Pushing a child in a stroller, a mother holds her hands to her face, representing what postpartum depression could feel like.The U.S. Office on Women’s Healthlists the following symptoms of PPD:

  • Feeling restless, moody, sad, hopeless, or overwhelmed
  • Crying a lot or feeling worthless, guilty, or like a bad mother
  • Having thoughts of hurting yourself or the baby
  • Not having any interest in the baby, not feeling connected to the baby, or feeling as if your baby is someone else’s baby
  • Having no energy or motivation
  • Eating or sleeping too little or too much
  • Having trouble focusing, remembering things or making decisions
  • Losing interest or pleasure in activities you used to enjoy and/or withdrawing from friends and family
  • Having headaches, aches and pains, or stomach problems that don’t go away

“New mothers may feel embarrassed, ashamed, or guilty about feeling depressed when they are supposed to be happy,” writes the U.S. Office on Women’s Health. “Any woman can become depressed during pregnancy or after having a baby. It doesn’t mean you are a bad mom. You and your baby don’t have to suffer. There is help. Your doctor can help you figure out whether your symptoms are caused by depression or something else.”

For more information about postpartum depression, read our blog post.

A yellow caution sign against a bright blue, partly cloudy sky says menopause ahead, indicating possible depression.Menopause and Depression

As women enter their 40s and 50s, menopause presents another significant life change that could lead to depression.

“When women go through sudden hormonal changes like those that come with perimenopause, puberty, postpartum, and even their monthly cycle, they’re at a higher risk for depression,” says Jenifer Payne, M.D., psychiatrist and director of the Women’s Mood Disorders Center at Johns Hopkins Medicine.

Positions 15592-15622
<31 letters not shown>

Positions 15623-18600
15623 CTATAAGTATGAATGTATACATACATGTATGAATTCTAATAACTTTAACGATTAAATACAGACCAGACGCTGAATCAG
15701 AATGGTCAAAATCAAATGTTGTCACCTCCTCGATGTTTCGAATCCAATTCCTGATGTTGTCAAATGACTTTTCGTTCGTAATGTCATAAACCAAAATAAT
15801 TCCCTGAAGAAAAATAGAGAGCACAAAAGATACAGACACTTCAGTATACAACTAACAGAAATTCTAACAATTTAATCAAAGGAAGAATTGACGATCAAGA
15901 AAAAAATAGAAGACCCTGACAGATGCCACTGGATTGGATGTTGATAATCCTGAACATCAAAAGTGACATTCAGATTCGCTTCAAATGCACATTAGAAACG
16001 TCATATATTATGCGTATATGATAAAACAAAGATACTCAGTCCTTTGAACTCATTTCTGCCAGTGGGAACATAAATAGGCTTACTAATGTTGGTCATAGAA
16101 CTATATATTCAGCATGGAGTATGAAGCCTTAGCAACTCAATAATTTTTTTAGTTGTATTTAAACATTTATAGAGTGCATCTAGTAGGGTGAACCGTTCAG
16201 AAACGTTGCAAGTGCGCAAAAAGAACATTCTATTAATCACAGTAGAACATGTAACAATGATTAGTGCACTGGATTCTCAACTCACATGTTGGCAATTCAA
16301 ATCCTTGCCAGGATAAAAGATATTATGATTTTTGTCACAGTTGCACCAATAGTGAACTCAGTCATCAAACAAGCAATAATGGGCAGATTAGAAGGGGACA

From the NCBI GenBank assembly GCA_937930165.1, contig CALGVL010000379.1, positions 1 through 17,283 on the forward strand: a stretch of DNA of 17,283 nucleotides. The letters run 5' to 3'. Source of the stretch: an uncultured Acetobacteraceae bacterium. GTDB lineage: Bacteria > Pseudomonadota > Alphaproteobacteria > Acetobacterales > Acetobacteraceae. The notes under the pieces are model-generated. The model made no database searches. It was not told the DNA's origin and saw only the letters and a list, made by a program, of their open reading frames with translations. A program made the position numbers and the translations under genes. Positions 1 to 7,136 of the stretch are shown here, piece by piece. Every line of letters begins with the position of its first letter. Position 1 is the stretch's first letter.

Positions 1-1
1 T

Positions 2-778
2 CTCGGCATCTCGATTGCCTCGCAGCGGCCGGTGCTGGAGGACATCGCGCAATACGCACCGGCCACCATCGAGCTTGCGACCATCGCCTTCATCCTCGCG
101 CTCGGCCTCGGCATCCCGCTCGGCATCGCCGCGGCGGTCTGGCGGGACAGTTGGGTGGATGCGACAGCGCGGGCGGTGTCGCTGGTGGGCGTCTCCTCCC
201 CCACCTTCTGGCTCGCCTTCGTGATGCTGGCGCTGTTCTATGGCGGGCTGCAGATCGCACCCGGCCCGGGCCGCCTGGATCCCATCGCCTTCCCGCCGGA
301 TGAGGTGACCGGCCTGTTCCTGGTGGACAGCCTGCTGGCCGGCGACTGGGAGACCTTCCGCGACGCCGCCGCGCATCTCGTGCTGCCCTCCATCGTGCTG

Estrogen and progesterone are two hormones that control a woman’s menstrual cycle. These two hormones also influence serotonin, which is “a brain chemical that promotes feelings of well-being and happiness. When hormone levels drop, serotonin levels also fall, which contributes to increased irritability, anxiety and sadness,” according to Johns Hopkins Medicine.

Prioritizing Mental Health During Life Changes

 If you suspect you’re experiencing depression during any of life’s changes, it is important to seek professional help. Talking with your doctor or specialist about your depression symptoms, medical history, and other events going on in your life could help them determine how to structure your treatment program.

Women struggling with depression should also know they aren’t alone, and it’s okay to talk about how you feel with others. In addition to social media support groups, there are several online resources that help women going through similar life experiences, including:

  • Resolve: The National Infertility Association – this group allows people to find a support group or professional in their area, in addition to support for infertility treatment, adoption, etc.
  • Postpartum Support International – this site provides resources for mothers experiencing postpartum depression, as well as advocating for research and legislation to support perinatal mental health
  • The North American Menopause Society – a resource for both professionals treating and women experiencing menopause, this group works to promote women’s health during menopause and beyond.

For more information about depression, please visit our blog at https://genesight.com/blog.

Our articles are for informational purposes only and are reviewed by our Medical Information team, which includes PharmDs, MDs, and PhDs. Do not make any changes to your current medications or dosing without consulting your healthcare provider.